"There are brush-like proteins at cell surfaces that are really important for such things as cellular interactions within the immune system," Parthasarathy said. "At the surface of every cell is a forest of molecules to induce interactions. These proteins need to rise from the forest. What allows them to stick up or lie down? We've really had a poor idea of what's going on. Knowing the genome and what proteins are there is crucially important, but that information in itself does not tell you anything about the answer to the question."

Co-authors of the JACS study with Parthasarathy are Kamil Godula, David Rabuka, Zsofia Botyanszki and Carolyn R. Bertozzi, all of UC-Berkeley, and Marissa L. Umbel, then an undergraduate student from Indiana University of Pennsylvania who worked in Parthasarathy's UO lab in summer 2008 as part of the UO's National Science Foundation-funded Research Experiences for Undergraduates. Umbel now is studying medical physics at Ohio State University.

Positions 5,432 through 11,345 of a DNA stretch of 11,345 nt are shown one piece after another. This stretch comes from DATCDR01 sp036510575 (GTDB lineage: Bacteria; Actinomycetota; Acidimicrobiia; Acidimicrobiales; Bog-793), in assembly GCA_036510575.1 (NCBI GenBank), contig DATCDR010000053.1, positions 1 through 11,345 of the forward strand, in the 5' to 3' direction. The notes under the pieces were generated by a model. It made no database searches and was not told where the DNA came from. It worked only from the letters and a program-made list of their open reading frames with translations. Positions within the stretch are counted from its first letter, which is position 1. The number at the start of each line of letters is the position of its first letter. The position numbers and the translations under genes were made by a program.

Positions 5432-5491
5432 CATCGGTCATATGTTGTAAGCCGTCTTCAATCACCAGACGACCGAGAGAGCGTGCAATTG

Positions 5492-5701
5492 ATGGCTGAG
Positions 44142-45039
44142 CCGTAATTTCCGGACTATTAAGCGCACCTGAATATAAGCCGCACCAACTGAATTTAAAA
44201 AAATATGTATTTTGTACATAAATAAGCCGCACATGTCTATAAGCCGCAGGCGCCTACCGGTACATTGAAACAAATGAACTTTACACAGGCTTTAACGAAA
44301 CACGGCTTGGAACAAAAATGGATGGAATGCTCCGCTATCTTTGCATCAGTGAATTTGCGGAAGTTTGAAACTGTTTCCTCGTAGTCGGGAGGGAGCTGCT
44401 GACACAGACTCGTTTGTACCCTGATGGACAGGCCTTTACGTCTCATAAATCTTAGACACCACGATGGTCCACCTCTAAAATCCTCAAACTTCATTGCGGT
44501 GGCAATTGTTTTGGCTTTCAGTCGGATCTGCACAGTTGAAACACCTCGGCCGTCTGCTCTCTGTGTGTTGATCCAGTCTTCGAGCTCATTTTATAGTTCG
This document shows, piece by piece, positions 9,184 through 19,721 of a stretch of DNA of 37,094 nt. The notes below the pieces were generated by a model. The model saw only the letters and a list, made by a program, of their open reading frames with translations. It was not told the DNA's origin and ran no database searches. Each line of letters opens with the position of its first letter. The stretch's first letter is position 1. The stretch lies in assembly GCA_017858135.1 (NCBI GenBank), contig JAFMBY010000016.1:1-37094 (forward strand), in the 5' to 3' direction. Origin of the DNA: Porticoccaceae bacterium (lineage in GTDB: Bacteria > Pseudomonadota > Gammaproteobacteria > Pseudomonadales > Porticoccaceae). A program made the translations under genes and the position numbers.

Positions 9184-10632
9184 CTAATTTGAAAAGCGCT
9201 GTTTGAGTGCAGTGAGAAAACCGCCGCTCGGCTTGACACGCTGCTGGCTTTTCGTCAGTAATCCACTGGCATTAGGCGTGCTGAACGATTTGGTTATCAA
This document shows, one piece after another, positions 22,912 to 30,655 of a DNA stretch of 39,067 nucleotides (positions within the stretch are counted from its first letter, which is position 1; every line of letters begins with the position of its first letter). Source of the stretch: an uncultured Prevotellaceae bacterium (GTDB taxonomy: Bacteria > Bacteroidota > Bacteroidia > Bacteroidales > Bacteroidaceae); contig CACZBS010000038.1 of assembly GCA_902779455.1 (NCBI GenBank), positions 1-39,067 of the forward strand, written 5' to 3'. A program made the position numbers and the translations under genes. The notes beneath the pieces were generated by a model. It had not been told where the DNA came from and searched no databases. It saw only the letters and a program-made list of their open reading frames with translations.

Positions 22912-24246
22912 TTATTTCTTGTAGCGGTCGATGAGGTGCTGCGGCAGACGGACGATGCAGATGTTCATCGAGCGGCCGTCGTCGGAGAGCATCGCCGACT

About the University of Oregon
The University of Oregon is a world-class teaching and research institution and Oregon's flagship public university. The UO is a member of the Association of American Universities (AAU), an organization made up of the 62 leading public and private research institutions in the United States and Canada. The University of Oregon is one of only two AAU members in the Pacific Northwest.

Source: Raghu Parthasarathy, associate professor, department of physics, 541-346-2933, raghu@uoregon.edu

Links: Parthasarathy faculty page; http://physics.uoregon.edu/physics/faculty/raghu.html
Parthasarathy lab: http://physics.uoregon.edu/~raghu/index.html
UO physics department: http://physics.uoregon.edu/physics/index.html
Materials Science Institute: http://materialscience.uoregon.edu/index.html
Institute of Molecular Biology: http://www.molbio.uoregon.edu/
ONAMI: http://www.onami.us/

Jim Barlow | Newswise Science News
Further information:
http://www.uoregon.edu

More articles from Life Sciences:

nachricht Topologische Quantenchemie
21.07.2017 | Max-Planck-Institut für Chemische Physik fester Stoffe

nachricht Topological Quantum Chemistry
21.07.2017 | Max-Planck-Institut für Chemische Physik fester Stoffe

All articles from Life Sciences >>>

The most recent press releases about innovation >>>

Die letzten 5 Focus-News des innovations-reports im Überblick:

Im Focus: Manipulating Electron Spins Without Loss of Information